The 7th Conference on Analysis, Probability and Mathematical Physics on Fractals will be held at Cornell University Mathematics Department from June 9-13, 2020. The main objective of this conference is to bring together a broad range of researchers in Analysis, Mathematical Physics, Probability on Fractals and other research areas for the purpose of scientific exchange, planning of new projects, and education and training of entering researchers. These conferences have been held every three years starting in 2002. The five-day meeting will be structured in three parts: half-hour talks in the mornings by leading researchers in the field to describe recent important advances; mini-courses in the early afternoons to enable advanced undergraduates, graduate students, and researchers from related fields to learn some of the foundations of the area and discuss important open problems, and 20-minute talks in parallel sessions in the late afternoons to allow all attendees to present their research. A large number of early-career researchers, including members of underrepresented groups and undergraduate students, from both the Cornell SPUR and University of Connecticut REU programs, are expected to benefit from these courses. A number of applied mathematicians and theoretical physicists attend these conferences, so the conference will help foster the growing interactions between the mathematics and physics communities with interests in these areas.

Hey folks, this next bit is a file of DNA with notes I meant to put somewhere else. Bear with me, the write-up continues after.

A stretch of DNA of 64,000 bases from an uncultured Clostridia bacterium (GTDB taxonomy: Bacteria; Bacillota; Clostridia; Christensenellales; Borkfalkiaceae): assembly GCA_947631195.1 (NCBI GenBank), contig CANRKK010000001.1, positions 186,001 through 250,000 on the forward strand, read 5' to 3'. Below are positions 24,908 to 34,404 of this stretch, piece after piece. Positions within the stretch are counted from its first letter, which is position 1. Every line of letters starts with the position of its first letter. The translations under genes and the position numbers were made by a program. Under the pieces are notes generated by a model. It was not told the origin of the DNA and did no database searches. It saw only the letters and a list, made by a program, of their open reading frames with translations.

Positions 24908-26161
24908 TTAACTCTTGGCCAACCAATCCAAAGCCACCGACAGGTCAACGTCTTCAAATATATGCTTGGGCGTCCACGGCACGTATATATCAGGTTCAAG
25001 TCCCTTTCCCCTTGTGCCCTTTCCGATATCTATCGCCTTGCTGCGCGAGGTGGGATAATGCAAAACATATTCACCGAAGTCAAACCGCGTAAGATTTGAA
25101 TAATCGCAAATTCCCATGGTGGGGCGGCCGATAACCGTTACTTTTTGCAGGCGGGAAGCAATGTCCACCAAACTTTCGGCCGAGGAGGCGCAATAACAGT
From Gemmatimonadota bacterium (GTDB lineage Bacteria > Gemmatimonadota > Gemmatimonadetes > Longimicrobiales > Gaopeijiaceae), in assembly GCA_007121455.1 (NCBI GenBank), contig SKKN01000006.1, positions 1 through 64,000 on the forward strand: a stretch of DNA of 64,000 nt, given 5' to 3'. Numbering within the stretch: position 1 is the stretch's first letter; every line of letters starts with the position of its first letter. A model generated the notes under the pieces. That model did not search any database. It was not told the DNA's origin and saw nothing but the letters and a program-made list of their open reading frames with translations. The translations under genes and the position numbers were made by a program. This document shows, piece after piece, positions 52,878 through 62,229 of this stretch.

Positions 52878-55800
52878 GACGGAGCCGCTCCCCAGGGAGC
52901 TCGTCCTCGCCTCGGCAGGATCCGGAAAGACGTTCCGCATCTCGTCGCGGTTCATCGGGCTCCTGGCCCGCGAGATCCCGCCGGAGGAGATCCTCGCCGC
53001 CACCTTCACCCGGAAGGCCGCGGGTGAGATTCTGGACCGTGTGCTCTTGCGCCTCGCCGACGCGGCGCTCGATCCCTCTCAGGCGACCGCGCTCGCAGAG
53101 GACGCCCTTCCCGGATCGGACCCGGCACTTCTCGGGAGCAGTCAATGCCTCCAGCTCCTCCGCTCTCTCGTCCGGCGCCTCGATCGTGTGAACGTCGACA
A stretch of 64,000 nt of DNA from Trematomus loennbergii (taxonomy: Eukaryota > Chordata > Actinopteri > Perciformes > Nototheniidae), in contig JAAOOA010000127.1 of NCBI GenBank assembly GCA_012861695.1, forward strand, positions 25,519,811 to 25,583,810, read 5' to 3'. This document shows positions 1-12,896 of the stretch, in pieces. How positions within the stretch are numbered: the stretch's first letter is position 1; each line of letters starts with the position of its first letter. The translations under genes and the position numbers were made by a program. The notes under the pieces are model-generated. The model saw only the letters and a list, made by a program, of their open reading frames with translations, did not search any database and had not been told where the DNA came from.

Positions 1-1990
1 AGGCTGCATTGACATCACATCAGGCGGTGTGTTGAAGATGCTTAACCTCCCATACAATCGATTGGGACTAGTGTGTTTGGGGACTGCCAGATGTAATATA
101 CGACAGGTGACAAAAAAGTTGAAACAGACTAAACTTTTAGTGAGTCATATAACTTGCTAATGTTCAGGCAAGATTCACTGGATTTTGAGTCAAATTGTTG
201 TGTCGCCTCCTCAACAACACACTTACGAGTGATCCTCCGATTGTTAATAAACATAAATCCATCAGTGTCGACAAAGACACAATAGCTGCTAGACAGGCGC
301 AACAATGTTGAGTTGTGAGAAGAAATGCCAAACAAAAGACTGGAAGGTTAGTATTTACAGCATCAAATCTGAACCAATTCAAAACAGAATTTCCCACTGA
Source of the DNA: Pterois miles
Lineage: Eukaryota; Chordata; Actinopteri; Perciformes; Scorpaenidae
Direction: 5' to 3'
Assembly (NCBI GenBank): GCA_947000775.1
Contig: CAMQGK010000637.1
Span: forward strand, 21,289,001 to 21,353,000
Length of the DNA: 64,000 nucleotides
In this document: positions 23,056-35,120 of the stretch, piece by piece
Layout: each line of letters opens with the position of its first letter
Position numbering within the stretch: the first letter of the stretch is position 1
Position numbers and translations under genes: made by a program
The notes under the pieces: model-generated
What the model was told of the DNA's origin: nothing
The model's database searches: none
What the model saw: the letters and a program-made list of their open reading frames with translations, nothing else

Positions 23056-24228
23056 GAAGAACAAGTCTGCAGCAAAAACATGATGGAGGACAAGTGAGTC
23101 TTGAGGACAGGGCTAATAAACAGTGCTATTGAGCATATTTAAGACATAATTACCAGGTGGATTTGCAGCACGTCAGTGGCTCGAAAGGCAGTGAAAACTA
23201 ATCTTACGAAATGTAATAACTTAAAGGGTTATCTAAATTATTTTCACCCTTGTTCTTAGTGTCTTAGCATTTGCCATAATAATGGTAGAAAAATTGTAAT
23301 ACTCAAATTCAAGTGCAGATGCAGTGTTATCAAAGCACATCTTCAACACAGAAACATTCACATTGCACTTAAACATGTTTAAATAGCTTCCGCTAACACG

There are many ways in which fractals appear in current mathematical research. The topics of this conference are those where the underlying space is fractal, and the subjects studied include the analogs of differential equations, random processes and models of physical interactions taking place on these fractal spaces. Due to the pioneering work of Barlow, Perkins, Bass, Kusuoka, Zhou and Kigami there is a well-established, rigorous mathematical framework for discussing such problems. This conference is expected to expand to new directions of research, including new trends in potential, geometric and probabilistic analysis on non-smooth and fractal spaces. The conference website is

This award reflects NSF's statutory mission and has been deemed worthy of support through evaluation using the Foundation's intellectual merit and broader impacts review criteria.

National Science Foundation (NSF)
Division of Mathematical Sciences (DMS)
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Marian Bocea
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Cornell University
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